Gale complements its "American Decades" series (e.g., American Decades, 1900-1909, LJ 6/15/96) by launching a companion set covering the story of America from prehistory to 1900. The current volume deals with the Gilded Age of late 19th-century American industrialization, the mass immigration of peoples from southern and eastern Europe, and the rise of the consumer society. Its 11 chapters, each written by scholars, cover world events, the arts, business, communications, government, law, social trends, religion, science, and sports. Each chapter opens with a chronology, followed by an essay on major persons, trends, and events. Next are short articles highlighting specific subjects interspersed with shorter pieces focusing on such topics as the banjo, the typewriter, the development of high schools, the Dalton Gang, the Gibson Girl, and the indoor bathroom. The chapters close with biographies of individuals who significantly influenced the period. The work as a whole opens with a broad historical essay, closes with subject and photograph indexes, and features illustrations, maps, and bibliographies throughout. As with its predecessors, little new material appears in this work. However, it does prove to be a convenient, easy-to-use resource on an interesting period of American history. Junior high school, high school, and public libraries will find this useful.Stephen L. Hupp, Univ. of Pittsburgh at Johnstown, Pa.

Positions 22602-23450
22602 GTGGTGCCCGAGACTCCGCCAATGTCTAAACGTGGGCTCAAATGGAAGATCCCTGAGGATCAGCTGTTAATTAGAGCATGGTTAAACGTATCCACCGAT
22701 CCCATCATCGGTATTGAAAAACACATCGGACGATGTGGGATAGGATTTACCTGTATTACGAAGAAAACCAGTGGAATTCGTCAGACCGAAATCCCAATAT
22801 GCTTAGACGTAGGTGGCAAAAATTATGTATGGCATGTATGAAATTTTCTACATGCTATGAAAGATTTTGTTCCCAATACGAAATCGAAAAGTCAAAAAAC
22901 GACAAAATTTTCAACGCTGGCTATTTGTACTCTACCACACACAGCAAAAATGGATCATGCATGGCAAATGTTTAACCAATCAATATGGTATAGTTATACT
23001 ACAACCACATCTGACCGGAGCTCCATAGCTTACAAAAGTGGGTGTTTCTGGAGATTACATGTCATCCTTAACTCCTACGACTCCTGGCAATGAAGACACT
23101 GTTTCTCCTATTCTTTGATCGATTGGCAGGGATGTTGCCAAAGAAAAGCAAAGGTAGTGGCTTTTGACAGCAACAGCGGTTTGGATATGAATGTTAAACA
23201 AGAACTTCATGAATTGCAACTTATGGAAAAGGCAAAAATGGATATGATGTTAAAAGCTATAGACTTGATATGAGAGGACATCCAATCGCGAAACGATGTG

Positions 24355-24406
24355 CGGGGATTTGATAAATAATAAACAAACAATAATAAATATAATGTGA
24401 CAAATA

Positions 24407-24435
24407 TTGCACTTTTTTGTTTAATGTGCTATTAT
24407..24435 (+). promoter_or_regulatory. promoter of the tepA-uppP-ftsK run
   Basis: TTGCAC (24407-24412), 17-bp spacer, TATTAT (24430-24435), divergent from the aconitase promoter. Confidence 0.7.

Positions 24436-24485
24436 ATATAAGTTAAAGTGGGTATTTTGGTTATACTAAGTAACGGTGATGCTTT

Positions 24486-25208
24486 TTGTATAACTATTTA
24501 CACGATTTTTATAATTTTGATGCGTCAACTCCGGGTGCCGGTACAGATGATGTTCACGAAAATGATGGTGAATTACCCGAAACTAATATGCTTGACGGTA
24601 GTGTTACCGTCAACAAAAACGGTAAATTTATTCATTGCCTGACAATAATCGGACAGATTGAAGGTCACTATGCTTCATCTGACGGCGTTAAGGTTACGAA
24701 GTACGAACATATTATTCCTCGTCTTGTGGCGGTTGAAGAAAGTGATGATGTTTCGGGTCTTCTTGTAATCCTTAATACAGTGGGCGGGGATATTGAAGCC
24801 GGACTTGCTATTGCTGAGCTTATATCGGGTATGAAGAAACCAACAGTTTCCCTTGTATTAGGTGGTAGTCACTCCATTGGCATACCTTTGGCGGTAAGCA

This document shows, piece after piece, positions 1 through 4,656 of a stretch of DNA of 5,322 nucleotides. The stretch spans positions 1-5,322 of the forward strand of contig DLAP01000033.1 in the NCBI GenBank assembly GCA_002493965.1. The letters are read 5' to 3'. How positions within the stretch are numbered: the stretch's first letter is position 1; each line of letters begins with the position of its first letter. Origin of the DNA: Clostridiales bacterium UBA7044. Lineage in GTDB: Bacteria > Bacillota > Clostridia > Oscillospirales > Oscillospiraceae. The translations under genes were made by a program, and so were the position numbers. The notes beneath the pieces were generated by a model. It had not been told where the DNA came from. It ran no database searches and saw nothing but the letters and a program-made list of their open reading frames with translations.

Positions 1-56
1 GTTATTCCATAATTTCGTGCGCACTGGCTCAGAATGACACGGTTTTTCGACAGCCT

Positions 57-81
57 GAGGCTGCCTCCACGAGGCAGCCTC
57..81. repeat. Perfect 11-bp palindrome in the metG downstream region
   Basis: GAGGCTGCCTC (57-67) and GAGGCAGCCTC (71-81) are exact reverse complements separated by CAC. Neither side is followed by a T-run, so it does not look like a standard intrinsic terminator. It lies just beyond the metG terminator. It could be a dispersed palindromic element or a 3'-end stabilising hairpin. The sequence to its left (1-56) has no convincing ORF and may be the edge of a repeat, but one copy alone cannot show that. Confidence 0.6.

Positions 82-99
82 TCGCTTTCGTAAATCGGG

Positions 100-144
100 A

School Library Journal
Gr 7 Up--Excesses and extremes--from the very wealthy to the very poor--is how the years from 1878 to 1899 have been described, and this resource, devoted exclusively to this era of history, makes that point clear. The book is divided into 11 chapters: world events; the arts; business and the economy; communication; education; government and politics; law and justice; lifestyles, social trends, and fashion; religion; science and medicine; and sports and recreation. The first chapter is a year-by-year chronology that lists important political, cultural, and scientific occurrences outside of the United States. Major powers and leaders, major conflicts, and new nations are summarized for quick reference. The rest of the chapters focus on the U.S. Each one opens with a chronology of events within the specific subject area, and includes an overview essay, a summary of topics in the news ("Founding the Metropolitan Opera," "The Department Store," "Expanding Educational Opportunities for the Masses," "The Lizzie Borden Case," etc.), a section on famous figures, and an annotated list of important works published during the era. Gray inset boxes offer interesting sidebars ("The Gibson Girl," "The Dalton Gang," etc.). Black-and-white photographs and reproductions appear throughout. A list of general references by subject, a helpful index, and an index of photographs are appended. Filled with useful information and interesting trivia, this book is fun to read and detailed enough for serious research.--Marsha S. Holden, Lincolnwood Public Library, IL